It’s a diagnosis no veterinarian likes to make. As soon as the word is spoken, it shatters the room. This time was no different. “It’s cancer. Max has a malignant mast cell tumor. I am so sorry.”
The mother of two seated across from me immediately began sobbing. The handsome Labrador Retriever lying at her feet looked up worriedly. As I offered her tissues, I reflected on how we got here and where we were headed. None of us knew a miracle was waiting.
What Is a Mast Cell Tumor?
Mast cell tumors (MCT) are the most common skin tumors in dogs. Research shows MCTs account for about 20% of all skin cancers. MCTs are so common, I teach my young vets to presume any lump or bump on or just underneath the skin is a mast cell tumor until proven otherwise. Scientists don’t understand why this cancer occurs in dogs, but mast cells are made in the bone marrow and travel to sites in response to inflammation. Fortunately, most MCTs are solitary and don’t metastasize or spread to other parts of the body. Only about 11 to 14% of dogs with an MCT will have more than one tumor. MCTs can appear anywhere on the body and usually are slow-growing, causing many dog owners to overlook or forget about the mass until it’s too late. As with many cancers, when diagnosed early and small, MCTs have a better prognosis.
Mast cell tumors are more common in older dogs, typically between ages 7 and 9. Labrador and Golden Retrievers, Shar-Peis, Boxers, Boston Terriers, American Staffordshire Terriers, Pugs and French Bulldogs are some breeds more likely to develop MCTs, although any dog at any age can develop them.
How to Know if It Is an MCT
Max fit squarely into the MCT risk matrix, so when his mom brought him that day after the sudden appearance of a peasized growth near the top of his rear paw, we went into action. Any time a dog has a movable skin tumor, the first thing I do is a fine-needle aspiration (FNA). Because MCTs produce large numbers of mast cells in a confined space, it’s relatively easy to determine if a mass is an MCT or not. In cases of previous MCT, or if I’m particularly concerned, pretreatment with diphenhydramine (Benadryl) can help reduce the risk of swelling and inflammation after the FNA.
The procedure is straightforward: A needle is carefully inserted into the tumor and cells suctioned out. The sample is placed on a slide for staining and histopathological evaluation. I prefer to do an initial evaluation of the slide in my clinic. If I see mast cells or other suspicious tissues, I refer the test to a veterinary pathologist. When I peered into Max’s slide, I was met by a wall of characteristic small- to medium-sized round, purple-red cells consistent with mast cells. We overnighted the test.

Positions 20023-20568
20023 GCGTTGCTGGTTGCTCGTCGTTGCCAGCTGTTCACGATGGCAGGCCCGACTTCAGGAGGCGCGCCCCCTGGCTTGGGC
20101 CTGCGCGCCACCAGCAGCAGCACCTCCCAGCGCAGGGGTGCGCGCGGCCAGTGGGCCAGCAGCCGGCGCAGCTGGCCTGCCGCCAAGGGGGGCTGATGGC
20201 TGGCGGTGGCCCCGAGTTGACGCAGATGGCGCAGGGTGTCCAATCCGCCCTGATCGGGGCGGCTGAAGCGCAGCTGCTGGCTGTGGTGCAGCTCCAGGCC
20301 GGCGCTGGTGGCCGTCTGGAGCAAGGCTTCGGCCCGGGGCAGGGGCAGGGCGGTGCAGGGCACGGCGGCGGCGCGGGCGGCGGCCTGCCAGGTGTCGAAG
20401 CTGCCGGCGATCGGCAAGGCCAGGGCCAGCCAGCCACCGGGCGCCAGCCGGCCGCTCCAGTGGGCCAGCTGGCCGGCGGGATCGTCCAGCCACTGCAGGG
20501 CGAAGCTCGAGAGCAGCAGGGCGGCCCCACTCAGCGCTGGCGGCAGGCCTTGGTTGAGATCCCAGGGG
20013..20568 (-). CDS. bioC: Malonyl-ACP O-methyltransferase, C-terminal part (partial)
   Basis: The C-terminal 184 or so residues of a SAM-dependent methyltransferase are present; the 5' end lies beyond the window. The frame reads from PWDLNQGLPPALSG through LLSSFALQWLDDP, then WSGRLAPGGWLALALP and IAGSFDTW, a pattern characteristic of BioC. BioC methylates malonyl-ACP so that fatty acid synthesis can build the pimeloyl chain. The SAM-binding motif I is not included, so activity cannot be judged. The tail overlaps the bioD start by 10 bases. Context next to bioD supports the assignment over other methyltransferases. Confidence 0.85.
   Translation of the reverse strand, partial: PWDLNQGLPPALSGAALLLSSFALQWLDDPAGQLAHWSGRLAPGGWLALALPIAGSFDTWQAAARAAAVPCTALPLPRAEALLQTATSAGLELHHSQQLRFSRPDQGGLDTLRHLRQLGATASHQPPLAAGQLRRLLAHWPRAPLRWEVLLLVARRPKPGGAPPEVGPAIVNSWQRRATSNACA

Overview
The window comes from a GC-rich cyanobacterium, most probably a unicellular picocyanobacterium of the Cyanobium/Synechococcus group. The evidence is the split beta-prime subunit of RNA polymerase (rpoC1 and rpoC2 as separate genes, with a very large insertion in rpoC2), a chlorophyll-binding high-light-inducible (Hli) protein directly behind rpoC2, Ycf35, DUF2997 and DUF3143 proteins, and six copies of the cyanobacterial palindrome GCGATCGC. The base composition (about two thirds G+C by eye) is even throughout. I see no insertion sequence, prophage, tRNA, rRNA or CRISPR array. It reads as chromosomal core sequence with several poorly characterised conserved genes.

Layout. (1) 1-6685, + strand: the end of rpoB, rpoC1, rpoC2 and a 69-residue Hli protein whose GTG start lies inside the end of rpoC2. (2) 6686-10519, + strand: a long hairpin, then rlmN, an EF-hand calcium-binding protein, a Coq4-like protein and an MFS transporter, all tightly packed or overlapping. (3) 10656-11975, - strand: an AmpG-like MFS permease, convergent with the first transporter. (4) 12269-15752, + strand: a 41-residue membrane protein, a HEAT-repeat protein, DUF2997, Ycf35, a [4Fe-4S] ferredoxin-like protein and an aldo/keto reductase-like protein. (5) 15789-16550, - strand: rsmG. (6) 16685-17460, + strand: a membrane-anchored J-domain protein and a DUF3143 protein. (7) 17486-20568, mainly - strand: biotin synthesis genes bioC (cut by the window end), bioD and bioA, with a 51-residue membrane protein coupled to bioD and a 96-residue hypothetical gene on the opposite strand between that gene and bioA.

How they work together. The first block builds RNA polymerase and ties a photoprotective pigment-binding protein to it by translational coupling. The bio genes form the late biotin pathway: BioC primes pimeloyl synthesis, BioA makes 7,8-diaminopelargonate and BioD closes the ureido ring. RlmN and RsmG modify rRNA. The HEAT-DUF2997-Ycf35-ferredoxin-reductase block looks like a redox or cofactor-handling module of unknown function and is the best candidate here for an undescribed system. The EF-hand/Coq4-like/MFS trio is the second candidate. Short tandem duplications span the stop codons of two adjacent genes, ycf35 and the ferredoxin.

The next day the lab confirmed the diagnosis. We performed regional lymph node FNAs along with chest X-rays to check for potential spread and blood tests. If there was a time for a miracle, it was now.
Time for That Miracle
Max’s tests showed no signs of spread. Historically, MCTs would be surgically removed with a broad border to prevent recurrence. The challenge with many dogs, including Max, was that the rear leg didn’t offer much depth beneath the cancer or extra skin to close a large excision. In these cases, radiation therapy may be required after surgery. But that was 2020.
It was 2021, and a new MCT treatment had just been approved in the United States for canine non-metastatic MCT. I had been reading reports from other countries about Stelfonta and was eager to see it in action. Because it was so new, I referred Max to an oncologist for treatment. The great news is any veterinarian can administer Stelfonta, and it’s becoming widely available. It’s also affordable, especially when compared to surgery and follow-up care.
Let’s Talk Stelfonta
Tigilanol tiglate injection, sold under the brand name Stelfonta, was discovered in the Australian rainforest blushwood plant (Fontainea picrosperma). It was approved by the FDA for treating non-metastatic mast cell tumors in dogs in November 2020 and is only available through a veterinarian.
It’s injected directly into the tumor and literally kills only the tumor cells, leaving surrounding tissues unharmed. The tumor slowly dissolves, forming what looks like an open sore, over the next few weeks. Studies prove about 75% of MCTs are removed with a single injection, and 88% with two doses. Sounds like a miracle to me.
And it was. Max received his injection and within a week the cancer was turning into what can only be described as “mush.” The drug maker instructs dog owners to allow the dog to lick and clean it (no E-collars!), and not bandage or cover the wound. Incredibly, the drug also promotes healing of normal tissues, so no antibiotics are needed.
Within two months, Max’s tumor site was completely healed with minimal scarring. Because the treatment is relatively new and we don’t understand what causes MCTs in the first place, it’s too early to say if dogs like Max will suffer from future tumors.
This treatment is best for small, superficial cancers that haven’t spread. Not all MCTs can be treated with Stelfonta, and your veterinarian will determine if your dog is an appropriate candidate. The sloughing, open wound can be unsettling for some, so be prepared to observe a large sore for a few weeks. It took me a minute to subdue my veterinary-instinct to bandage and prescribe.
Max got his miracle. During our last follow-up visit a couple of months post-Stelfonta, I realized the miracle was also for us. Max’s mom was jubilant and remarked she was taking advantage of every day she had with Max and her human family. Overcoming the “word we hate to hear” had given her renewed appreciation for the simple joys of life and time spent with loved ones. Now that’s a true miracle.